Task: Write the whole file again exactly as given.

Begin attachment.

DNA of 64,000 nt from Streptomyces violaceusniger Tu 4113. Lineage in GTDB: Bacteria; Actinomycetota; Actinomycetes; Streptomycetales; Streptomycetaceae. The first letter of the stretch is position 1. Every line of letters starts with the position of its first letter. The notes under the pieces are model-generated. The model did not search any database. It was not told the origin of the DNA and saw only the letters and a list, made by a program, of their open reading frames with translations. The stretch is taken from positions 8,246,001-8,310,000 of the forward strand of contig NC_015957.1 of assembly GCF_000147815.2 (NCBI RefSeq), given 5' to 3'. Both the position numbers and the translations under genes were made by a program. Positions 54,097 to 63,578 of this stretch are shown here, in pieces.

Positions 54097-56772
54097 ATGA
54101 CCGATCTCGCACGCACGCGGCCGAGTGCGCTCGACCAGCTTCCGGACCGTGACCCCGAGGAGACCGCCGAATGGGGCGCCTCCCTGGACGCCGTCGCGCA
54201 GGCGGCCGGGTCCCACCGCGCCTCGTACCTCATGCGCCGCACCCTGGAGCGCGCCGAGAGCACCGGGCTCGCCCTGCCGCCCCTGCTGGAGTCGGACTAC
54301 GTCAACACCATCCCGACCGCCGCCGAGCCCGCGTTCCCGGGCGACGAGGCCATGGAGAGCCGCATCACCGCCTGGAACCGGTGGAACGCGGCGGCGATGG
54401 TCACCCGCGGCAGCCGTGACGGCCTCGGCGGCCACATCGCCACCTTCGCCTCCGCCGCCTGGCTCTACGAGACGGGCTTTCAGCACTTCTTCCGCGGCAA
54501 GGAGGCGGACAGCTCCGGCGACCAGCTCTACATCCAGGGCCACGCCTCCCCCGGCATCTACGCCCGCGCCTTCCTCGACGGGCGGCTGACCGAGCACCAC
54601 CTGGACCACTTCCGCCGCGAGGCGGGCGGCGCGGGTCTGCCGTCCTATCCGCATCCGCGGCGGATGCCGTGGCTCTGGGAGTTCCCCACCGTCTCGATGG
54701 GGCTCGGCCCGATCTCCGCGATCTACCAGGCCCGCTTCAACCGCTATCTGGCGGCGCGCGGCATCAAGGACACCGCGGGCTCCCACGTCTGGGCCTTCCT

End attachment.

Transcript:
DNA of 64,000 nt from Streptomyces violaceusniger Tu 4113. Lineage in GTDB: Bacteria; Actinomycetota; Actinomycetes; Streptomycetales; Streptomycetaceae. The first letter of the stretch is position 1. Every line of letters starts with the position of its first letter. The notes under the pieces are model-generated. The model did not search any database. It was not told the origin of the DNA and saw only the letters and a list, made by a program, of their open reading frames with translations. The stretch is taken from positions 8,246,001-8,310,000 of the forward strand of contig NC_015957.1 of assembly GCF_000147815.2 (NCBI RefSeq), given 5' to 3'. Both the position numbers and the translations under genes were made by a program. Positions 54,097 to 63,578 of this stretch are shown here, in pieces.

Positions 54097-56772
54097 ATGA
54101 CCGATCTCGCACGCACGCGGCCGAGTGCGCTCGACCAGCTTCCGGACCGTGACCCCGAGGAGACCGCCGAATGGGGCGCCTCCCTGGACGCCGTCGCGCA
54201 GGCGGCCGGGTCCCACCGCGCCTCGTACCTCATGCGCCGCACCCTGGAGCGCGCCGAGAGCACCGGGCTCGCCCTGCCGCCCCTGCTGGAGTCGGACTAC
54301 GTCAACACCATCCCGACCGCCGCCGAGCCCGCGTTCCCGGGCGACGAGGCCATGGAGAGCCGCATCACCGCCTGGAACCGGTGGAACGCGGCGGCGATGG
54401 TCACCCGCGGCAGCCGTGACGGCCTCGGCGGCCACATCGCCACCTTCGCCTCCGCCGCCTGGCTCTACGAGACGGGCTTTCAGCACTTCTTCCGCGGCAA
54501 GGAGGCGGACAGCTCCGGCGACCAGCTCTACATCCAGGGCCACGCCTCCCCCGGCATCTACGCCCGCGCCTTCCTCGACGGGCGGCTGACCGAGCACCAC
54601 CTGGACCACTTCCGCCGCGAGGCGGGCGGCGCGGGTCTGCCGTCCTATCCGCATCCGCGGCGGATGCCGTGGCTCTGGGAGTTCCCCACCGTCTCGATGG
54701 GGCTCGGCCCGATCTCCGCGATCTACCAGGCCCGCTTCAACCGCTATCTGGCGGCGCGCGGCATCAAGGACACCGCGGGCTCCCACGTCTGGGCCTTCCT